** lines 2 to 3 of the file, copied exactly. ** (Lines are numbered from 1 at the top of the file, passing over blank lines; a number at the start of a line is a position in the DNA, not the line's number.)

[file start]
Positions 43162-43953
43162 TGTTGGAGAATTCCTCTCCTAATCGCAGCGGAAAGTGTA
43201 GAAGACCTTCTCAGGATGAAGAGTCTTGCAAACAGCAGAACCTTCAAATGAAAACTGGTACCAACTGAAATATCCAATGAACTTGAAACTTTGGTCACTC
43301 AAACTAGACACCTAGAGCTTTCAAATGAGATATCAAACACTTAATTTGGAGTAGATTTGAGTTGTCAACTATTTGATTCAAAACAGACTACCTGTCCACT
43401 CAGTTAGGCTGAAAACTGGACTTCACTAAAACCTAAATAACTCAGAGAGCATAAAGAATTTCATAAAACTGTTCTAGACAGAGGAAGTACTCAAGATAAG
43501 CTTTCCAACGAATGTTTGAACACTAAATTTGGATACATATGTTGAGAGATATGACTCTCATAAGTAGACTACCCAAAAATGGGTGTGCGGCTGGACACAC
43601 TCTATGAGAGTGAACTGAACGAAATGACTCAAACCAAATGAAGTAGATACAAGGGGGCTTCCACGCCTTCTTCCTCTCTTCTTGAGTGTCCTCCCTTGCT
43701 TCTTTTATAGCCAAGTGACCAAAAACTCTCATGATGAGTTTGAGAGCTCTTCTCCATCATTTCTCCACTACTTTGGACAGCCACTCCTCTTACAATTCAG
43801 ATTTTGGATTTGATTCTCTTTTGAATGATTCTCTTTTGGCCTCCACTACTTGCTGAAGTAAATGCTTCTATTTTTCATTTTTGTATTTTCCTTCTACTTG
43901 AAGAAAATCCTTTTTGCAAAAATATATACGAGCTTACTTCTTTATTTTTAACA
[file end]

43162 TGTTGGAGAATTCCTCTCCTAATCGCAGCGGAAAGTGTA
43201 GAAGACCTTCTCAGGATGAAGAGTCTTGCAAACAGCAGAACCTTCAAATGAAAACTGGTACCAACTGAAATATCCAATGAACTTGAAACTTTGGTCACTC